A problem the church has had besides being attractional is that it has also been extractional in that it has removed people from their relational spheres.

    I see discipleship as a ripple movement, going further and further into the relational spheres of those we disciple and fellowship with. I am not really talking about evangelism or mission, but an ever-expanding circle of real relationships.

    I agree with Tom that modeling mission and love of neighbor right off the bat is a fundamental change needed in how we perceive discipleship. It reminds me of geese imprinting. We model what a disciple is from the start.

    Over the years the church has trained people into church attendance and consumer christianity rather than in how to be disciples. And I believe that starts with walking beside them in their sphere of relationships.

    I am aware that your context isn’t evangelical suburbia, which is where I’m coming from, and that from your pastoral perspective the issues are more complex than what I have addressed.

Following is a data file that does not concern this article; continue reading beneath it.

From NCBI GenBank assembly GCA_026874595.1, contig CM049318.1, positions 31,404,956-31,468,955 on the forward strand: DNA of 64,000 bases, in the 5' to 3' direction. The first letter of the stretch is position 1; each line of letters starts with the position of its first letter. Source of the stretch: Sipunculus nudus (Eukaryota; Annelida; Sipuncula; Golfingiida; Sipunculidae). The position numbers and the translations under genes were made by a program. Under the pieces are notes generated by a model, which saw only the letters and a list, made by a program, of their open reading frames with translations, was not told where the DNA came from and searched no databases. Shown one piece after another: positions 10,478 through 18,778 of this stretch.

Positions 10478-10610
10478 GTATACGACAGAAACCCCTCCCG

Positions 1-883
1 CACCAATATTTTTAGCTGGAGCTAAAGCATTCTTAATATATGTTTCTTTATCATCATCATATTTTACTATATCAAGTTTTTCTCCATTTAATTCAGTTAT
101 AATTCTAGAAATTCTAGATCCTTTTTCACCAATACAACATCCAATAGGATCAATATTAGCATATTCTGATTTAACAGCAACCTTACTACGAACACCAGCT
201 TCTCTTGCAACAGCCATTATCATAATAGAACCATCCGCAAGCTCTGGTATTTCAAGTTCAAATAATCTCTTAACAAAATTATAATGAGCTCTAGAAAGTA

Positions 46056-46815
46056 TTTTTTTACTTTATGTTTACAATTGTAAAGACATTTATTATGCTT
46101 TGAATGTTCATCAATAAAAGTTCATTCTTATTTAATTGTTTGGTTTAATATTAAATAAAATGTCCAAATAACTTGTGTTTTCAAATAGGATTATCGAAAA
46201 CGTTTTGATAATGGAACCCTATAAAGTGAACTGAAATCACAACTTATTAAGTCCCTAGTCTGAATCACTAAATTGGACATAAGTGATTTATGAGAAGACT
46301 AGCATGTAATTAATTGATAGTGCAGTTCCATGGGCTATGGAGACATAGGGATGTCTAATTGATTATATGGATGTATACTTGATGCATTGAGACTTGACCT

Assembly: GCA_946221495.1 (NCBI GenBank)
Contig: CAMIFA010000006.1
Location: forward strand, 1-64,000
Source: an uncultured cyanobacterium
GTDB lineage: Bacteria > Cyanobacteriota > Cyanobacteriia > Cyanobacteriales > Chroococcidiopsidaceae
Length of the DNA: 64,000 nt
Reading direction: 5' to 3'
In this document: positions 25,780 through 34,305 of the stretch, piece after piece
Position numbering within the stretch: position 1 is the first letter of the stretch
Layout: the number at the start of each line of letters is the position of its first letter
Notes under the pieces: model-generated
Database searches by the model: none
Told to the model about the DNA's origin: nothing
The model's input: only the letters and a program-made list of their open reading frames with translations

Thanks for the dialog.

  14. Wonderful comments all! Thank you so much for enriching this discussion. I was so moved by much of what you have said.

    There are a couple things that I would love to pull out and appreciate.

    Tom, you stated this:

    “I think my generation and yours have bought into some things that inhibit the transfer of spiritual wisdom and knowledge.” – And that is an aspect of this whole conversation that I couldn’t figure out how to include. It may come in a later post. The cultural shifts that we (read the West over the last century) have bought into (literally!) have had a profound effect on transfer of anything. We have demoted memory and history in favor of the future and the ‘new’. If the old is no longer worth anything, why would anyone want to pass it along! Therein lies one of our major obstacles of the day.